Global deficits in transparency and public oversight
The world's first environmental impact statement on genetically altered insects was produced by US authorities in 2008 and has since then been used as a basis for approval of subsequent experiments around the world. The scientists raise some doubts about the scientific value of this environmental impact statement: for example the majority of novel transgenic approaches it endorses are based on just two laboratory studies out of approximately 170 scientific studies cited. These two studies focus only one of the four species covered by the document. Apparently, such deficits do not only apply to the US. "We noted that public access to scientific information is highly restricted throughout the world, particularly information made available before releases start", says Guy Reeves from the Max Planck Institute for Evolutionary Biology.
The Cayman Islands was in 2009 the site of the first free release of genetically modified mosquitoes. There were, however, some doubts about the relative strength of the legal safeguards that existed. The Cayman Islands had no enacted legislation specifically mentioning the release or transportation of living genetically modified organisms. In 2009 only 21 of the world's 191 countries also had not updated their existing environmental protection or animal control laws to specifically regulate living genetically modified organisms. While the Cayman Islands is a British overseas territory and consequently not a sovereign state, it is noteworthy that none of these 21 countries is thought to have approved any release of a living genetically modified organism.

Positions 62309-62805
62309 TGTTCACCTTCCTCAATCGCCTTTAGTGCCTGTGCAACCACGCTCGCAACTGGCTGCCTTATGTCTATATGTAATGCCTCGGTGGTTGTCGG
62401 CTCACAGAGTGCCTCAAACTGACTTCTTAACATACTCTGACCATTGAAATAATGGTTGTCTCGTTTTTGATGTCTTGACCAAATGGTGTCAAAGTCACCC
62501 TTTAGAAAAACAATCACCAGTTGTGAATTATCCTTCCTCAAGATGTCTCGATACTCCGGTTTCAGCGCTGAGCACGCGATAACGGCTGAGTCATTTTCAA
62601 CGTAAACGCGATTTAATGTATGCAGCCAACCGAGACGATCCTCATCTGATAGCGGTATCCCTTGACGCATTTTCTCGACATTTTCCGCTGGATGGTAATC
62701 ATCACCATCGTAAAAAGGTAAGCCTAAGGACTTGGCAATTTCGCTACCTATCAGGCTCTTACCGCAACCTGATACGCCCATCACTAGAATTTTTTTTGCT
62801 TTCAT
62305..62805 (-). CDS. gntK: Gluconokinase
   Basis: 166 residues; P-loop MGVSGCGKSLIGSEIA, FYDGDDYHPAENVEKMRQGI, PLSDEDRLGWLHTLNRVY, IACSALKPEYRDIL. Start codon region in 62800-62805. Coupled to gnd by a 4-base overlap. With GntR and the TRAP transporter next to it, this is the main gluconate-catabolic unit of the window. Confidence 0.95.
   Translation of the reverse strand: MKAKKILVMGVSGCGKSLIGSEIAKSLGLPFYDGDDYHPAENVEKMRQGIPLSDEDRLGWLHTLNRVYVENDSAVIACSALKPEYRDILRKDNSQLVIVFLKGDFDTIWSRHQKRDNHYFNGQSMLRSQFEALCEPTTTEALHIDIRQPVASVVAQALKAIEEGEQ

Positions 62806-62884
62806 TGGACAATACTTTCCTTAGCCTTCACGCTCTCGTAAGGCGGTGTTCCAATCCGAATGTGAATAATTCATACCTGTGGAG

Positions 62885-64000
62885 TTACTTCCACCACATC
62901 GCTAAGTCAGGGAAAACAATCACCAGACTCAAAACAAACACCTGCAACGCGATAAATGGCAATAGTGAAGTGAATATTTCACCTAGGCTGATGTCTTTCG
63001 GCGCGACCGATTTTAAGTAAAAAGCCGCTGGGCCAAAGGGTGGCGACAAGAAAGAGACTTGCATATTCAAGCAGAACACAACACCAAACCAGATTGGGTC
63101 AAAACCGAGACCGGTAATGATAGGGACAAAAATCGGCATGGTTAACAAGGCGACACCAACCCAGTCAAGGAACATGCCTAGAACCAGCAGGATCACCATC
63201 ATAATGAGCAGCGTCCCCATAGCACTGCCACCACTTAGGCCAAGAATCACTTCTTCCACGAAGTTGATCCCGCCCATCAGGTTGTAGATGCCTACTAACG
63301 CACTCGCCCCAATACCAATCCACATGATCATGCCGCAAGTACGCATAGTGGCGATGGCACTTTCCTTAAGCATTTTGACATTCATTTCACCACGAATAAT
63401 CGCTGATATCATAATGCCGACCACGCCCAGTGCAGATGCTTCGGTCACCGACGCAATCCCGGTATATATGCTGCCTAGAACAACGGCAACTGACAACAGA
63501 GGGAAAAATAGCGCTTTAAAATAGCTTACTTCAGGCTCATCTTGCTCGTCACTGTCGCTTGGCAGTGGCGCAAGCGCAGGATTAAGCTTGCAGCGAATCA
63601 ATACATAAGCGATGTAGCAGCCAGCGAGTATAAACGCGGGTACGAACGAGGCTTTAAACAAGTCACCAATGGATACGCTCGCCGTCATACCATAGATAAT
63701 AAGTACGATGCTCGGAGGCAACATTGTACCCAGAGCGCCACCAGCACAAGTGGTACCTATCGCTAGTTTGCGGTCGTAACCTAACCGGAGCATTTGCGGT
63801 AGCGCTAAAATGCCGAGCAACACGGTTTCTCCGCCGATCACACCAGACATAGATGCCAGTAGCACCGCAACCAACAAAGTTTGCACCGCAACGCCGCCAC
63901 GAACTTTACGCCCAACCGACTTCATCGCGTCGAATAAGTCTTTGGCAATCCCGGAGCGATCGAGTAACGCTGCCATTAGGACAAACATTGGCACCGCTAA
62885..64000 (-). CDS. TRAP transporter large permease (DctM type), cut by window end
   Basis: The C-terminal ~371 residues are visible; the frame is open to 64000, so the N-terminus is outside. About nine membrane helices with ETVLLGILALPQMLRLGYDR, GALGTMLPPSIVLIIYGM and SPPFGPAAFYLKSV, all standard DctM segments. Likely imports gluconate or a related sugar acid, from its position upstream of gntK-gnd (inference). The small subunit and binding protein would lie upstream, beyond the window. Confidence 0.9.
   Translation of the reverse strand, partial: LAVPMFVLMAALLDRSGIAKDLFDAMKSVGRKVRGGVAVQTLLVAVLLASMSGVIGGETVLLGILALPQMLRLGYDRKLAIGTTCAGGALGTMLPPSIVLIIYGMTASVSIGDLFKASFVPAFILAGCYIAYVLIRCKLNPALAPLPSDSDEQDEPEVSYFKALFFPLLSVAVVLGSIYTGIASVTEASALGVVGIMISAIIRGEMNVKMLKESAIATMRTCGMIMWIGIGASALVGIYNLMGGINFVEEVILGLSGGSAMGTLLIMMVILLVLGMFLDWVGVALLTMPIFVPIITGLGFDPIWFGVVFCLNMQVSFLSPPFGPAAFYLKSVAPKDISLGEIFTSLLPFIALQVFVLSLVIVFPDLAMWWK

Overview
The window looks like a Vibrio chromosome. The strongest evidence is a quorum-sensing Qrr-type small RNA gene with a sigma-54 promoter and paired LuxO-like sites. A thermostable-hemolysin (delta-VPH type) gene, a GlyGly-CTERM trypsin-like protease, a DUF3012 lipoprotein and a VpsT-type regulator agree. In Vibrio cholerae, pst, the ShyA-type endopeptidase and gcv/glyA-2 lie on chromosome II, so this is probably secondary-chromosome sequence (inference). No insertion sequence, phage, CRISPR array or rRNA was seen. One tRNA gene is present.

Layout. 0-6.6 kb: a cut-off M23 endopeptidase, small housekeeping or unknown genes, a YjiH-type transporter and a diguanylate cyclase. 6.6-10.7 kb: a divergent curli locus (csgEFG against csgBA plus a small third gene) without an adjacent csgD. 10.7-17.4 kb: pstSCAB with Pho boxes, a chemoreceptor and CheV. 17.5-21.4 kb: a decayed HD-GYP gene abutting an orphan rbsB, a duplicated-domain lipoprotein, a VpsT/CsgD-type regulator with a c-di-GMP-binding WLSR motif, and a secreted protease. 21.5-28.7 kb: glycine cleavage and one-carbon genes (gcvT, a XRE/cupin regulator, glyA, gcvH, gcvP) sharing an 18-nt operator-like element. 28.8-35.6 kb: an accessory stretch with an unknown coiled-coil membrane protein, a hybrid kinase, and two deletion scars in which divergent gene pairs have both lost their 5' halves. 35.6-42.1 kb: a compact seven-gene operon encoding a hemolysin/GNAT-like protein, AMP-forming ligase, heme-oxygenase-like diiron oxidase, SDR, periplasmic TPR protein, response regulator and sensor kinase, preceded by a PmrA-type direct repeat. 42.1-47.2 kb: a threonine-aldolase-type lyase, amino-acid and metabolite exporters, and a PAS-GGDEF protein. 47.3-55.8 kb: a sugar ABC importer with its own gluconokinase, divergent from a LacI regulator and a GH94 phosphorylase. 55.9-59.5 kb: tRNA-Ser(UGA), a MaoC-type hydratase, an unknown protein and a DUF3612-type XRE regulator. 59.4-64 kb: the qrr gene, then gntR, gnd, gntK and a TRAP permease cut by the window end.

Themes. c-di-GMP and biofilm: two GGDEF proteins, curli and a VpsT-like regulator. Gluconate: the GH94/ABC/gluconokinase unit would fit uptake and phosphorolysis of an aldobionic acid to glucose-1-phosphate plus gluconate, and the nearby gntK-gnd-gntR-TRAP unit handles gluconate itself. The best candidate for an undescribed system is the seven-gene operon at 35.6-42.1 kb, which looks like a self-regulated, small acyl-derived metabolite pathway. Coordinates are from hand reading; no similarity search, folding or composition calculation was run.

The first and most obvious question of people living in the release sites of the genetically modified mosquitoes (OX513a) in the Cayman Islands, Malaysia, and Brazil is whether humans can be bitten by genetically modified mosquitoes. In public information available in
|Contact: Dr R. G. Reeves|